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Guidelines produced to prevent sexual harassment in university drama departments

The Guidelines for Preventing Sexual Harassment will be given to drama students so they can know what to expect. Photo: Shutterstock The Guidelines for Preventing Sexual Harassment will be given to drama students so they can know what to expect. Photo: Shutterstock
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Guidelines aimed at preventing sexual harassment in university drama and theatre departments have been drawn up in response to a spate of recent allegations within the industry.

Called Guidelines for Preventing Sexual Harassment, the document states that its aim is not to “curtail academic or artistic freedom” but to “encourage these freedoms to be exercised in an ethical, responsible and appropriate manner”.

They are aimed at all genders and have been produced for teaching staff, students, administrative staff, and visiting speakers and professionals.

The guidelines are broken down into three areas: responsibility, care and consent. The document states that there should be “a shared responsibility to address sexual harassment”, including ensuring all staff and students are aware of what constitutes harassment and the policies that are in place to deal with it.

Playwright Dan Rebellato is on the working party that drew up the guidelines for the Standing Conference of University Drama Departments, which represents the interests of drama, theatre and performance in the Higher Education.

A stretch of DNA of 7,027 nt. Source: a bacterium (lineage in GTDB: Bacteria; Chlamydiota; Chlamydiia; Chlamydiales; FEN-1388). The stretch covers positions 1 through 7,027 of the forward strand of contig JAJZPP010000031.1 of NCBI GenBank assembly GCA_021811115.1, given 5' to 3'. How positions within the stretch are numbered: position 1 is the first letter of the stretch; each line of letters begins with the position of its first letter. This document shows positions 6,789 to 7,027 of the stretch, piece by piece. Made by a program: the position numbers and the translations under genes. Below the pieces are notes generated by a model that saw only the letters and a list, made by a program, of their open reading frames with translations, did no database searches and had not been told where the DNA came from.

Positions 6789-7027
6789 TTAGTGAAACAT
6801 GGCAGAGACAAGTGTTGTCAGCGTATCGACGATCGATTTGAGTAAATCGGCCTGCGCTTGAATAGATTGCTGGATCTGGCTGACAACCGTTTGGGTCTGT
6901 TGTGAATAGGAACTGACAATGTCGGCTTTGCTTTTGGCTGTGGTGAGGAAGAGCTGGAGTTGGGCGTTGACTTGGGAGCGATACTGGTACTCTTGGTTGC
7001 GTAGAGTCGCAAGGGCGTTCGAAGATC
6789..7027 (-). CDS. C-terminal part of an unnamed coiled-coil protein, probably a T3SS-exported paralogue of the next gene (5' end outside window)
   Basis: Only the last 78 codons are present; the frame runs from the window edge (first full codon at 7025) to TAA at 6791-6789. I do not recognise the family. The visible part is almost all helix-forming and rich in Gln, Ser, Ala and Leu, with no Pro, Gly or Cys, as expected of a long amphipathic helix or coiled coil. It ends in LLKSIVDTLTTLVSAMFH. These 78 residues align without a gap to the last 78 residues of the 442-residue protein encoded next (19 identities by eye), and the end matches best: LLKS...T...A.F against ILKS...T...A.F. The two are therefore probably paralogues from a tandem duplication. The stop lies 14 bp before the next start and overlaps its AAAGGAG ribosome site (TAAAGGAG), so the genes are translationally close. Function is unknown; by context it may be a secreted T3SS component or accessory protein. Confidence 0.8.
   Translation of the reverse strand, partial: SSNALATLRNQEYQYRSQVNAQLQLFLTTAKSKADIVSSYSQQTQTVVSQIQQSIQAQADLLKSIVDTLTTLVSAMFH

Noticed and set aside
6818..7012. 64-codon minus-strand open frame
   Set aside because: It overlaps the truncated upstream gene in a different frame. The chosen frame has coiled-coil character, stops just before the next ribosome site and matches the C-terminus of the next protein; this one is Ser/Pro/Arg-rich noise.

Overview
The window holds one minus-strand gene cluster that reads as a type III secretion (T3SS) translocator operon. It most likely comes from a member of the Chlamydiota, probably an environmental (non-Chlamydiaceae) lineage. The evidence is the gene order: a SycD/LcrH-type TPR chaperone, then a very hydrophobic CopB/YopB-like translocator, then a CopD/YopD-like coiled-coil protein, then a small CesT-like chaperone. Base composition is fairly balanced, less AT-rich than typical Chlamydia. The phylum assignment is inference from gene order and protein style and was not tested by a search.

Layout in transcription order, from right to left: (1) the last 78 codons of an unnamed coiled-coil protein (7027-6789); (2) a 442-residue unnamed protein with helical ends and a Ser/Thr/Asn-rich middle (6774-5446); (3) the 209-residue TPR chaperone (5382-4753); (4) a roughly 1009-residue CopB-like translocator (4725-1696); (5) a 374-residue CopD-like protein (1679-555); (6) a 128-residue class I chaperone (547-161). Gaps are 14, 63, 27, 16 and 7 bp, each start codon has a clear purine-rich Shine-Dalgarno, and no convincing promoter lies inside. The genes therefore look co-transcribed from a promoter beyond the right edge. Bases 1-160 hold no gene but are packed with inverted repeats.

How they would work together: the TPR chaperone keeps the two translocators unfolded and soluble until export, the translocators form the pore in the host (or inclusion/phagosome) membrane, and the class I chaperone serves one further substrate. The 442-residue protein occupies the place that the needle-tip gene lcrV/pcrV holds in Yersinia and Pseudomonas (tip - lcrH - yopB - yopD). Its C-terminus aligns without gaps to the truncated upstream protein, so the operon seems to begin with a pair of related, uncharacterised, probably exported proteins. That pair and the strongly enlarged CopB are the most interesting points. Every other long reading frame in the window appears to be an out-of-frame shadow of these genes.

He said key to the guidelines was the idea of “pushing consent to the foreground”.

Writing for The Stage, he said: “A student must know what they are consenting to, must give it freely and clearly, must consent to particular things and, if the context changes, the consent must be sought again.”

Rebellato told The Stage the guidelines had been produced after it became clear that nothing existed to address harassment in light of recent claims against key figures in the industry, including Max Stafford Clark.

“I was aware that Max and other people are regular visitors to university drama departments and I suddenly realised we do not have a very brief set of guidelines that we can give out to people to outline our principles in this area,” he told The Stage.

He said the aim would be for all drama departments to adopt them and put them on their websites.

“The best thing to do is give them to students so they know what to expect and they become aware that they should be asked for consent for certain practices,” he said.

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